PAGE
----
Frankly, it is an opportunity that should appeal to
(American Legion Weekly.)
Grover C. Hergdoll, who is devoting the Rlnnelanu
springtime to strutting mockery of the United Stat-s gov
ernment and slandering American army officials in the
hope that his false accusations of bribery may cau.-e dis
trust in the hearts of Americans, has two hoblves. He
tihes for tiout, and he keeps a scrap-book of new. -pa per
clippings and letters forwarded to him from the stales.
There is a suspicion that he is displaying to his Cerman
courtiers with pompous exultation the letters he receives
from slacking friends anil disloyalists at home, "See what
thev think of me," be probably is saying.
Throughout the United States there are thousands of
ex-service men who would like to tell Hergdoll what they
think of him. If they speak, his scrap-book will no longer
be a record of perfidy condoned. For general information,
his address is F.berhach, Baden. Peutschlaml. A five-cent
stamp is required. There is no censorship.
A At-u'Yiaol in Porhstpr burst loose, flew thirty rods
over three houses, anil smasfied into a Miss Ewell's dfning-,
room, but Miss Ewell was in the kitchen and escaped in
jury. What a lesson to the women folks! New York Call.
And now the nobula Irier, in the constellation CetusJ
i siKedinir awav from the earth at the rate of l,2.r0
miles a second. What has it against us? Omaha World- j
Open Cr 81595, RonJrttr 1 395. Four lx.rSedn J2W.5. Coupe f2t.t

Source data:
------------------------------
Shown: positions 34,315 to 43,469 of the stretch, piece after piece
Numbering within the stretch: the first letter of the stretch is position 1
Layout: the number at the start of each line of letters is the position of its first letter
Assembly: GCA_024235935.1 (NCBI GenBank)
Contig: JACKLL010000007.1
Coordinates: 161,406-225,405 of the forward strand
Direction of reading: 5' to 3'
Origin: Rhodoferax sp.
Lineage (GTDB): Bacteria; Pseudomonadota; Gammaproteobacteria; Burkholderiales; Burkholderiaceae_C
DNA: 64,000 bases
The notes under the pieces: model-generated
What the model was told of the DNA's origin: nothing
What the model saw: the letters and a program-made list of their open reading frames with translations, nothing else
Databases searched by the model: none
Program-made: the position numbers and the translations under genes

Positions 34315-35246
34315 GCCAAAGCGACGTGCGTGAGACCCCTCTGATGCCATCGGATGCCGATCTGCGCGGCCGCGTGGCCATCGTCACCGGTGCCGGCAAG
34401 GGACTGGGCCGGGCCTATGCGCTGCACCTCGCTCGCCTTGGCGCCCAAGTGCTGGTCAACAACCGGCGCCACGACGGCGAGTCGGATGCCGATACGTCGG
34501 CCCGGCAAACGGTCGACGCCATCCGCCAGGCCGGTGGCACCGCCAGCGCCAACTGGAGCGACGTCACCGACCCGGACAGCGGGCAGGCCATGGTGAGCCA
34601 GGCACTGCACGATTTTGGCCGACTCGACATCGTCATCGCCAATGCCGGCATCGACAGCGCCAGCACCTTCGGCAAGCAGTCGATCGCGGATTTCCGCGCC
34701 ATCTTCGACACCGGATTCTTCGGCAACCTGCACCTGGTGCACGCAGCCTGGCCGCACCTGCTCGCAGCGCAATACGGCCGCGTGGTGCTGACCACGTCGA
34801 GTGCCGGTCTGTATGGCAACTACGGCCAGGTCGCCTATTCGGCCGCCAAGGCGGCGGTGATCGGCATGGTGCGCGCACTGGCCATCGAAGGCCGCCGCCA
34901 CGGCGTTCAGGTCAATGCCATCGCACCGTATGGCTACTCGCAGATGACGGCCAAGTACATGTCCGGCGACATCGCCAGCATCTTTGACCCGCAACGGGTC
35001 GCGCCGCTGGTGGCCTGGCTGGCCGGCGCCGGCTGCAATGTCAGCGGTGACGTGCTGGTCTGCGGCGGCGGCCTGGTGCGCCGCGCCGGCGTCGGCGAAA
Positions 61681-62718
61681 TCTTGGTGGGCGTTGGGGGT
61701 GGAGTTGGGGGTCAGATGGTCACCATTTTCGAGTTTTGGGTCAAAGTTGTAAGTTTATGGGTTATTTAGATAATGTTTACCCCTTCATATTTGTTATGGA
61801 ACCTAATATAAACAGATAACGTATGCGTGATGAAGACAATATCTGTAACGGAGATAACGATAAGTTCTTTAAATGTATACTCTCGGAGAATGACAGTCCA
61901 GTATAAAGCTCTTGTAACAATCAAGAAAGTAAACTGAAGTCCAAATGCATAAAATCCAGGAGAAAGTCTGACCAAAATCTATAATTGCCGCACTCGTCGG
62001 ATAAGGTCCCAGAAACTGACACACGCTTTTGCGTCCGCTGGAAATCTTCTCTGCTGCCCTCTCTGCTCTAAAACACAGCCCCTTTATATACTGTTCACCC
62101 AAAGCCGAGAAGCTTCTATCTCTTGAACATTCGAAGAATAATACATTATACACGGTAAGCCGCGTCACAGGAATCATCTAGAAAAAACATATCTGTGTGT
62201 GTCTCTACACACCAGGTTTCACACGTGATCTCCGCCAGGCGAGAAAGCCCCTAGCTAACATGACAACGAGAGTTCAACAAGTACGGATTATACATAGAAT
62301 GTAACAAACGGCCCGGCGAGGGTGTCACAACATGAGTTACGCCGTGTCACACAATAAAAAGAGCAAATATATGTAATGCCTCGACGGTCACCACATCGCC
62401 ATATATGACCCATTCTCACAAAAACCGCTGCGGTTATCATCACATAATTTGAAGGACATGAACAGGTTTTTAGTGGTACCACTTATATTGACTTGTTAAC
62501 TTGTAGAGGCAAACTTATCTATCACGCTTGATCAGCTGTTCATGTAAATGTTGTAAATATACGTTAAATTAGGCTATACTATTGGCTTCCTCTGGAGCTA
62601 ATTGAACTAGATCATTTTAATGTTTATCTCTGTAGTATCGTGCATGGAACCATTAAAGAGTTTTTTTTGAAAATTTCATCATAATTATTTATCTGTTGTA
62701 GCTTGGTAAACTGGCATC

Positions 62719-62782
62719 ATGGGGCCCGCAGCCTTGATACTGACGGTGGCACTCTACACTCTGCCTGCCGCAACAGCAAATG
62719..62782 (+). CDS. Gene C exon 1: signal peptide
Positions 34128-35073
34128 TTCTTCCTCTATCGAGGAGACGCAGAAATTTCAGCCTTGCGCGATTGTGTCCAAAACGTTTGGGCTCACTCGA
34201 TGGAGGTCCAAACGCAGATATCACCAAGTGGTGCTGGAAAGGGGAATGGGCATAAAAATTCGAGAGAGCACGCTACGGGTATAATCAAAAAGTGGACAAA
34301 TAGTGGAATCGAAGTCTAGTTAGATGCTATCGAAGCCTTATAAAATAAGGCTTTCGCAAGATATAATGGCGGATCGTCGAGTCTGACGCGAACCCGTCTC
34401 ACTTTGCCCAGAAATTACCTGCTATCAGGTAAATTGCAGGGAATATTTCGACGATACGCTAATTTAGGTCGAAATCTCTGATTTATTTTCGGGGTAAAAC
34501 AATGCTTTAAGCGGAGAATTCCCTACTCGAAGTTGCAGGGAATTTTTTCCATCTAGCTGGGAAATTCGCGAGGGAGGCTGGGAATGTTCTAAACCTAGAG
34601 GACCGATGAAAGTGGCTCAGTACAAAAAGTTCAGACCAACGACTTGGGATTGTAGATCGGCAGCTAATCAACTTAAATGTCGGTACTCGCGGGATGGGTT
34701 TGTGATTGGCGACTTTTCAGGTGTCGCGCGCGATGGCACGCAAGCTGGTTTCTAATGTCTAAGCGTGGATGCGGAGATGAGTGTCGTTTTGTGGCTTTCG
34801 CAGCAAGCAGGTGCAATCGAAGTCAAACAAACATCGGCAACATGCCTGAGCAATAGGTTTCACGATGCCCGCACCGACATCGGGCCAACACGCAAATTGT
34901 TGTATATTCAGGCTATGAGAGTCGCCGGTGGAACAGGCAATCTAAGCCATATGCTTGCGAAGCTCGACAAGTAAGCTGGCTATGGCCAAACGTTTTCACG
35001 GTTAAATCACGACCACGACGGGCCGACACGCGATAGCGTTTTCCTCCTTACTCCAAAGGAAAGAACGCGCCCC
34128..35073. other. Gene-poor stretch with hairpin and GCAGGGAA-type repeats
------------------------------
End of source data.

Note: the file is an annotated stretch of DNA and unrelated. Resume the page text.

' F.O. B. Pontile, Micliimn. AJJitional for Wire Whetl Eyuipment. MS
Oakland l6' Smashes 4 Records
A strictly stock Overland Coupe with full equipment sets four new
speed records over the most difficult route in Southern California.
Leaving" the Western Union office in Los Angeles at 6 p. m. Satur
day and checking back in at 7:51 A a. m. Sunday, April 3d.
L. A. to SAN DIESO 2 Hrs. 52 Min.
Heating every stock' and racing car record ever made over the 132 miles from
the business district of Los Angeles to San Diego -excelling the racing speed of
Barney Oldfield in the Phoenix Road race.
L. A. to DUAWLEY 7 Hrs. 25 Min.
Over the tortuous Mountain Springs an 1 Descanso Grades from San Diego, made
as part of the L. A. to San Diego run.
BRAWLEY to L. A. 6 Hrs. 26V2 Min.
Covering 214 miles of desert road and high centers that dragged the axle, via .
Mecca and Indio. This beats any time ever made from Urawley proper to Los
. L. A. to BRAWLEY to L. A. 13 Hrs. 51 Min.
719.1 miles of every kind of boulevard, mountain, desert and detour roads. The
hardest test to which a motor car could be subjected. Going by way of San
IMego, returning via Mecca.
THE GREATEST STOCK CAR DEMONSTRATION EVER MADE
We always knew the Oakland could out perform any car in its class, but to excell every
existing record over this course conclusively proves the power, speed and endurance of
the Oakland "6" which is all the more remarkable because it was a COUPE, stock in